Regulators plan crackdown
Global regulators set out their ambitions to impose tough banking reforms in Istanbul yesterday, in response to fears that a lack of political will to dethrone giant, unwieldy banks could sow the seeds of another crisis
Global regulators set out their ambitions to impose tough banking reforms in Istanbul yesterday, in response to fears that a lack of political will to dethrone giant, unwieldy banks could sow the seeds of another crisis.
The head of a key US regulator argued for weakening the protection enjoyed by holders of secured instruments issued by “systemically important” banks, while the chief regulator for the G20 said that the largest institutions should face the toughest measures.
Sheila Bair, head of the US Federal Deposit Insurance Corporation, urged at an International Institute of Finance seminar that the claims of secured creditors of US banks be limited to 80% in the event of bankruptcy.
This would reduce the risk of “moral hazard” of systemically important institutions deemed too big to fail, as it would ensure that “market participants always have skin in the game,” she said.
Bair also called for a contingency fund for bankrupt banks, to finance their daily operations and working capital while bankruptcy claims are being negotiated. This would help avoid a repeat of the calamity that ensued after the collapse of Lehman Brothers.
Mario Draghi, chairman of the Financial Stability Board, asked at a press briefing whether the G20 countries should enforce the limitation of bank creditors’ claims, told Emerging Markets that this “one option” should be considered in addition to “higher capital charges” and other such measures.
Draghi’s views are crucial, as he is chairman of an expanded regulatory body recently set up by the G20 to propose measures in the next 12 months on how to remove systemic risks in the banking sector.
He said the FSB would tailor regulations based on the specific systemic risk each institution poses. “You have very large financial institutions that are not systemically important, because they are built on a network of subsidiaries, each one with their own liquidity and capital policies, or you have the small institutions that are very important from a systemic view point because they are at the centre of complex web of credit default swaps and derivative trading,” he said.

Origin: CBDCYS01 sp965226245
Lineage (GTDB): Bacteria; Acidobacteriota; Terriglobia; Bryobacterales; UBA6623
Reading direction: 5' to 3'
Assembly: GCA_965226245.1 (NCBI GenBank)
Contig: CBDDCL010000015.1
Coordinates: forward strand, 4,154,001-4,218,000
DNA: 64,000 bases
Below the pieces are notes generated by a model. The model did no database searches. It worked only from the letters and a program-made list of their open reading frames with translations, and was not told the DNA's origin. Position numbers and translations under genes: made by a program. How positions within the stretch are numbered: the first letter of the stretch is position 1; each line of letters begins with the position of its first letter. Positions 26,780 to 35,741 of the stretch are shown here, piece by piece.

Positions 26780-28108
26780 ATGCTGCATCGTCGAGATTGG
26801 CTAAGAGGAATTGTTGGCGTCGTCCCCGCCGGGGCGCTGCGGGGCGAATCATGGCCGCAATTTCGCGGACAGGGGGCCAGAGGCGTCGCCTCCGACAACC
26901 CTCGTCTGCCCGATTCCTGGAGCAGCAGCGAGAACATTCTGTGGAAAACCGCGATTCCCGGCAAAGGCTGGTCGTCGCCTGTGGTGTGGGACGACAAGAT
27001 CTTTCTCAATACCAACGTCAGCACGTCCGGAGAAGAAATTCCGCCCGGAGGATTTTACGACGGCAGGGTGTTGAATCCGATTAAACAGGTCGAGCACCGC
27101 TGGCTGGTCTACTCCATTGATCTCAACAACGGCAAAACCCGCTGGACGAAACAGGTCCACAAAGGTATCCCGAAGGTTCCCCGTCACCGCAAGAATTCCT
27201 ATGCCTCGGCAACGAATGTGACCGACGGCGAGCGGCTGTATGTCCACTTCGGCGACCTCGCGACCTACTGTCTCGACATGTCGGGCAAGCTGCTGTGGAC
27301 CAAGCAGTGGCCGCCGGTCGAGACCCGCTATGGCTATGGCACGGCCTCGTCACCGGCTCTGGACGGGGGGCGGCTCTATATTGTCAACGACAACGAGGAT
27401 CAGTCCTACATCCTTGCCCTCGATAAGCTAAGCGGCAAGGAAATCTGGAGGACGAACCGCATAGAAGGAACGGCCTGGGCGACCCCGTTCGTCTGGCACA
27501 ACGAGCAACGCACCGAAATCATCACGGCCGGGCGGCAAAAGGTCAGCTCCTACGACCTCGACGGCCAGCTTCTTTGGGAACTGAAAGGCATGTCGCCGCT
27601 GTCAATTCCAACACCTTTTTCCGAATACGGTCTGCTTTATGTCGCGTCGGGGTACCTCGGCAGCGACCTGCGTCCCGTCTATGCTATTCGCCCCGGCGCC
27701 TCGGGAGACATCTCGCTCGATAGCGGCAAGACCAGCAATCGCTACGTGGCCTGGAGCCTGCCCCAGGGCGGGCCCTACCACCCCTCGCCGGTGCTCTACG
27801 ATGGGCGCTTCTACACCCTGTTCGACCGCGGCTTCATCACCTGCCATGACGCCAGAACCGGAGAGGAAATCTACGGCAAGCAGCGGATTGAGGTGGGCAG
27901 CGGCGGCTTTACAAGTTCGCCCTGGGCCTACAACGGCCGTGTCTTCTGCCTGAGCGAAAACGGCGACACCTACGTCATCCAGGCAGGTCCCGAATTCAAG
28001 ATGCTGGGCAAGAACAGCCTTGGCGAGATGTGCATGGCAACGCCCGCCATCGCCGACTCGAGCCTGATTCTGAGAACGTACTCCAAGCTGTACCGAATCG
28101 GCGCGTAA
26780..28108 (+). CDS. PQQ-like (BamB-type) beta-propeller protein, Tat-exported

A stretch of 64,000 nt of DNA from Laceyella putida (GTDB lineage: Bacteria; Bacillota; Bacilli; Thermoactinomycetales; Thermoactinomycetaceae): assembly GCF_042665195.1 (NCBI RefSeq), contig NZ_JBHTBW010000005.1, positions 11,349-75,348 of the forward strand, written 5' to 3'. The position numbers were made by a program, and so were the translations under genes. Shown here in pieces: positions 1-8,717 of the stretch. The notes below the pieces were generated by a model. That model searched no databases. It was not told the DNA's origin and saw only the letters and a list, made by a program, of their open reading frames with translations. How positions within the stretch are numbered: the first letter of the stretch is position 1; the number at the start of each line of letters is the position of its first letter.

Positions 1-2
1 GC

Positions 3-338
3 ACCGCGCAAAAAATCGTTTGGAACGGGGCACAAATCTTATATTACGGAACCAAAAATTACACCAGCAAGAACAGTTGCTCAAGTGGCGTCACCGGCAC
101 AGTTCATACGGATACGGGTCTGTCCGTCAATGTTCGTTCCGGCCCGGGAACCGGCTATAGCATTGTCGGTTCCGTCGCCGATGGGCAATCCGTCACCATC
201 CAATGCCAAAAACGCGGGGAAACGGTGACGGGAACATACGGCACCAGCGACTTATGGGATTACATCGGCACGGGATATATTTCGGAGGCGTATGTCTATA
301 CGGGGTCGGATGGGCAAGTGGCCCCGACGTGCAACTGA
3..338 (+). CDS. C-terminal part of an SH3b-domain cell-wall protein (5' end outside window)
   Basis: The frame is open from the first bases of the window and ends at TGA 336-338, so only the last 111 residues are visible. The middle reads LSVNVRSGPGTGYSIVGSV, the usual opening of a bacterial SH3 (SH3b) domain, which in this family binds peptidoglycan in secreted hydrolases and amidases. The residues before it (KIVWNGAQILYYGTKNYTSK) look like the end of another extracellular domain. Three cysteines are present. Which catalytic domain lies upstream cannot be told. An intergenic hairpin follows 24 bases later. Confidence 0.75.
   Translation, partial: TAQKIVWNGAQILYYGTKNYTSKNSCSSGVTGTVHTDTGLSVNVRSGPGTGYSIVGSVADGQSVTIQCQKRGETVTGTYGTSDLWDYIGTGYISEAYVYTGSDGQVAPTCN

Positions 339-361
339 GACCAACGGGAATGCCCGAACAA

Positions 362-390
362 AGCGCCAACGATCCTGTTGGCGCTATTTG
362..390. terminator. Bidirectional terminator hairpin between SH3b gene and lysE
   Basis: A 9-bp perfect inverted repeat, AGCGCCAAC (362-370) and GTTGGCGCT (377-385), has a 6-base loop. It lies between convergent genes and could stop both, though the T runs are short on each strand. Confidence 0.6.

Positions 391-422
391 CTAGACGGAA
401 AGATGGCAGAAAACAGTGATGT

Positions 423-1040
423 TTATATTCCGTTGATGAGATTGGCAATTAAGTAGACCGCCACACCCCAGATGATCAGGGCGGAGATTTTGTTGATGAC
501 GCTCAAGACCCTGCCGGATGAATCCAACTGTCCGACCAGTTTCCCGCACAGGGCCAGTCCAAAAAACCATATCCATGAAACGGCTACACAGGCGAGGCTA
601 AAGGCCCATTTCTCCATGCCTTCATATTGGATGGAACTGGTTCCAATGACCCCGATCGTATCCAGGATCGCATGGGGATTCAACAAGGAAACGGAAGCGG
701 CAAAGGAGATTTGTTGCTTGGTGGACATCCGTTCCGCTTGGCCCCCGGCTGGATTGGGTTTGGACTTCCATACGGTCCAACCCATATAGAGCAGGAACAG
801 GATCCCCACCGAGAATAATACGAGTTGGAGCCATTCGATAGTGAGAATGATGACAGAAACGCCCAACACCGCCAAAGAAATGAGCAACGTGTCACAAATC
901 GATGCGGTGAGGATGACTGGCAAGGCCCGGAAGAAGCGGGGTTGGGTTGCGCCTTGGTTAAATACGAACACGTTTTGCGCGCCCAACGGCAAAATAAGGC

His comments came amid accusations that regulatory reform has lost steam. This weekend, IMF managing director Dominique Strauss-Kahn, said “complacency” had set in among policy-makers amid signs of global economic recovery.
Raghuram Rajan, professor of economics at the University of Chicago, told Emerging Markets that the momentum for bold regulatory action on the global and domestic level had been lost. “This crisis is costly but not costly enough” to arouse politicians out of their slumber, he told said.
Lorenzo Bini Smaghi, an ECB governor, blamed this on political pressure. “The regulations were not used [in the run up to the global crisis] Why? Because no-one wanted the regulations to be used,” he said in Istanbul yesterday.
“We need more independent regulators – independent from politicians. But I see no evidence of this [happening].”
“There has been competition to the bottom ... between US and Europe” to grow their financial industries. This had undermined the political will to launch bold reforms, Smaghi said.
William Rhodes, senior vice chairman of Citigroup warned: “If we don’t do regulatory reform now, it will be too late.”
Malcolm Knight, vice-chairman at Deutsche Bank, suggested the problems of moral hazard continue to rage amid a resumption of risky banking activities by government-backed institutions.
“Any institution that makes profits on proprietary trading on taxpayers money and then distributes the profit in the form of bonuses – that is a moral hazard,” he said yesterday.
“The belief in the ‘too big to fail’ concept has been reinforced by the events of last year, and we need a resolution regime for resolving failed banks without imposing costs to taxpayers,” said Bair.
ECB governor Smaghi argued that sweeping changes were needed to integrate the shadow banking system, as well as limit the risk of regulatory arbitrage.